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Connecting to MySQL Database Service (MDS) via DBeaver

With every new service on any cloud platform, the need to make connections is essential .This is the case with Oracle’s new MySQL Database Service (MDS).  The MySQL Database Service (MDS) is the gateway to implementing MySQL Heatwave.  Understanding how to connect from on-premises to the MDS is critical working with the platform.

In the case of MySQL Database Services, you have to connect via an SSH tunnel to interact with the service.  If you are looking at doing this from the command line via a instance covered in a previous blog post (here).  From the command line, you can use MySQL Shell to interact.  At the same time, if you install MySQL Shell on your local machine, you would still have to navigate through an instance to connect to MySQL Database Service (MDS).

In this blog post, we’ll walk through how to setup third-party tools to allow you to connect and use MySQL Database Service (MDS).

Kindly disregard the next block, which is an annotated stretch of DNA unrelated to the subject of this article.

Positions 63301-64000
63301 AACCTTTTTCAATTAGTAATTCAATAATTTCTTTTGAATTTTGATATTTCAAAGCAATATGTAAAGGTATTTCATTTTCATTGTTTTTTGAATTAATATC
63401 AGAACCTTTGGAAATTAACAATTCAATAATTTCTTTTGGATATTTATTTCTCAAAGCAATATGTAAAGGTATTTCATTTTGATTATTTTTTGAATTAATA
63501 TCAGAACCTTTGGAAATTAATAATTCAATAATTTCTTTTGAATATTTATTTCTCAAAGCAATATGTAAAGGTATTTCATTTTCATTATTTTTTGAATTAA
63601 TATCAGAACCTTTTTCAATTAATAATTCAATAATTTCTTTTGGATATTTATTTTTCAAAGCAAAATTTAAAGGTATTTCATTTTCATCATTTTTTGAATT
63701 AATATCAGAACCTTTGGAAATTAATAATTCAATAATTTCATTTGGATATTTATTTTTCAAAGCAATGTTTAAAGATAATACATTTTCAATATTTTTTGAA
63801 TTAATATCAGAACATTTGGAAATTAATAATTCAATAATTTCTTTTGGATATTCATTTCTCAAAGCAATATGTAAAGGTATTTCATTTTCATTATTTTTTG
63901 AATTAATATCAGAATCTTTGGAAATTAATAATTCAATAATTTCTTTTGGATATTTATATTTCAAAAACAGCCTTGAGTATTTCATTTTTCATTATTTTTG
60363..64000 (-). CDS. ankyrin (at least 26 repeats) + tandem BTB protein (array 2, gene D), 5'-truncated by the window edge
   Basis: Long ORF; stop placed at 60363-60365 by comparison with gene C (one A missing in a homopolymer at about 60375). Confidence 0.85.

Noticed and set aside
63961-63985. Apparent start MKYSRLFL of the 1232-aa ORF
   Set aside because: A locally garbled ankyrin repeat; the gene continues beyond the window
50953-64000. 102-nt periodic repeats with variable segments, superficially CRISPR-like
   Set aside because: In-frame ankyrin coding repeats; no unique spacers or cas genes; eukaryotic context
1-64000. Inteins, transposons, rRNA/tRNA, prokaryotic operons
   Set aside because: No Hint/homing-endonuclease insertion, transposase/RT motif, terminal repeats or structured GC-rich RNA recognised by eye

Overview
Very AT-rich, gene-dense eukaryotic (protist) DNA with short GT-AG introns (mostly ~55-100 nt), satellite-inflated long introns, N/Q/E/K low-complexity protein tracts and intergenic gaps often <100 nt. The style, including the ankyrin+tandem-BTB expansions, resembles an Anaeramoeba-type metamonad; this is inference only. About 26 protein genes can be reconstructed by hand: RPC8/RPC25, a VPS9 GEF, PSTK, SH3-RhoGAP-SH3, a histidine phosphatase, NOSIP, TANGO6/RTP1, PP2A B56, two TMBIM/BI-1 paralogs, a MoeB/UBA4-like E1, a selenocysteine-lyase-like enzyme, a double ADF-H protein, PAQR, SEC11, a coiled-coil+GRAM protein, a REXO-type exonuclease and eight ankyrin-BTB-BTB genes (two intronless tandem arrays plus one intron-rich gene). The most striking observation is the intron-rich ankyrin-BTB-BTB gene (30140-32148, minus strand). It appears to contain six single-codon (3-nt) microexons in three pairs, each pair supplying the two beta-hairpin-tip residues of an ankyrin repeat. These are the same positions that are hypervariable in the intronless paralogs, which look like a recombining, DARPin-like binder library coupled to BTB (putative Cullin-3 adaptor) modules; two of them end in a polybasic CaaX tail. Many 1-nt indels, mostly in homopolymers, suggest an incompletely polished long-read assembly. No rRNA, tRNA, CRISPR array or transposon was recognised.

Establish SSH Connection

The easiest way of doing this is via the “Connect to a database” setup process. In this case, you’ll want to setup a new connection for a MySQL 8 database.



Then on the “Connection Settings” screen, select “SSH”. Then select the pencil icon to open the “Profile”editor.




The “Profile” editor will allow you to create an SSH Tunnel Profile that can be used multiple times.  Plus it saves time when wanting to connect to more than one MySQL Database Service (MDS). Notice that we are setting the User Name to “OPC”, providing the Public Key that is needed to connect to the instance, and the Public IP address of the instance  that will allow passthrough connections to MySQL Database Service.




After testing the connection, the “Network Profile” screen can be closed.

Connecting to MySQL Database Service (MDS)

With the “Network Profile” configured, the connection to MDS can be established.  After closing the “Network Profile” screen, DBeaver returns you back to the “Connection Settings” page for MySQL 8.0.   Fill out the “Main” tab as you would do for any standard MySQL Database.




With the “Main” table filled out, navigate over to the “SSH” tab and select the profile that was created for the SSH Tunnel.




At this point, you can either do a “Test Connection” to confirm connection or click “Finish”.

Resolving Public Key Retrieval issue

After the connection is setup and tested, you may run into a “Public Key Retrieval” issue.  This issue is security issue with OCI.  To resolve this,  update the “Driver Properties” of the connection. By default the connection is set to FALSE, to resolve the issue set to TRUE.



After changing the settings to “allowPublicKeyRetrieval”, the connection to the MySQL Database Service (MDS) is successful.



Happy MySQL working within Oracle Cloud Infrastructure (OCI).